The King of Glory came to us in saving mercy, entered our hearts, bound the strong man and cast him out, sitting up his throne in our hearts. Christ came "that we being delivered out of the hand of our enemies might serve him without fear" (Luke 1:74). And he never fails to accomplish his purpose (Isa. 9:6-7; 1 Cor. 15:25).


(Isaiah 9:6-7)"For unto us a child is born, unto us a son is given: and the government shall be upon his shoulder: and his name shall be called Wonderful, Counsellor, The mighty God, The everlasting Father, The Prince of Peace. (7) Of the increase of his government and peace there shall be no end, upon the throne of David, and upon his kingdom, to order it, and to establish it with judgment and with justice from henceforth even for ever. The zeal of the LORD of hosts will perform this."


(1 Corinthians 15:25)"For he must reign, till he hath put all enemies under his feet."


E. He who is the King of Glory reigns upon the throne of grace.


In the story of Mephibosheth (chap. 7 the Holy Spirit gives us a marvellous picture of the grace of God flowing to sinners through Christ our King. He takes the fallen sons of men, helpless, lame, and poor, men who are his own enemies, and makes us to sit at the Kingís table as the Kingís own sons ďto eat bread at his table continually.Ē This grace, Godís boundless, infinite grace comes to us, as it did to Mephibosheth, because of a covenant made with our great King David (Christ) long before we were born.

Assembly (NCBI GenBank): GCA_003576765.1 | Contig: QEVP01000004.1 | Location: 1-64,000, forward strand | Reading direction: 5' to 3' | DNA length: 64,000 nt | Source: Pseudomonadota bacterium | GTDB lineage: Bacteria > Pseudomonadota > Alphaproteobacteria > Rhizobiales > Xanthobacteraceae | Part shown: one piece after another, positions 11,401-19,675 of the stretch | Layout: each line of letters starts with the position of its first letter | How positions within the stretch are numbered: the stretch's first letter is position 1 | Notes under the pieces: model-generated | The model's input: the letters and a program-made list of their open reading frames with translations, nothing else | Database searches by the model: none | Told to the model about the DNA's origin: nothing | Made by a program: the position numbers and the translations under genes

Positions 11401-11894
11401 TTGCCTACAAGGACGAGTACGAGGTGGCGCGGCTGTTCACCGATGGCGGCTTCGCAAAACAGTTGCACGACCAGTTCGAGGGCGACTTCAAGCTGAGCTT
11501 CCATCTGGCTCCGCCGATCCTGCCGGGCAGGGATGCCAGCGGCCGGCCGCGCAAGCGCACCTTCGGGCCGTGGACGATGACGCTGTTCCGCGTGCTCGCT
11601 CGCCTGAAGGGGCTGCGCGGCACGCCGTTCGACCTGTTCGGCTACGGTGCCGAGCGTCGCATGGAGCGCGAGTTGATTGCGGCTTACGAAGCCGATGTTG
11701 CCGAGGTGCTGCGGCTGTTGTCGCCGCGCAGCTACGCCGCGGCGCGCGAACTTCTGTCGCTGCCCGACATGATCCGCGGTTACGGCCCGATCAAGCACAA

(Song of Songs 5:1)"I am come into my garden, my sister, my spouse: I have gathered my myrrh with my spice; I have eaten my honeycomb with my honey; I have drunk my wine with my milk: eat, O friends; drink, yea, drink abundantly, O beloved."


Godís People


II.    As I said in the beginning, David is also typical of us, Godís people in this world. That is the next thing I want us to see.


David was a man after Godís own heart (1 Sam. 13:14). He was not such a man by nature. David was, like us all, a fallen, depraved, sinful man by nature. Yet, grace made him a man after Godís own heart. Thatís the kind of man I want to be. When the Lord God looked into Davidís heart, he saw in that man a man after his own heart.


In spiritual things the heart is the matter of utmost concern. We must not neglect our outward conduct. We must not fail to maintain good works. We must not ignore our responsibilities in outward things. But true religion is an inward thing. We can get everything right on the outside and yet be lost. Things have got to be made right on the inside. "The LORD looketh on the heart!" Will we ever learn that? God is not impressed with those things that impress men! Our Lord Jesus said to the Pharisees, "Ye are they which justify yourselves before men; but God knoweth your hearts: for that which is highly esteemed among men is abomination in the sight of God" (Luke 16:15).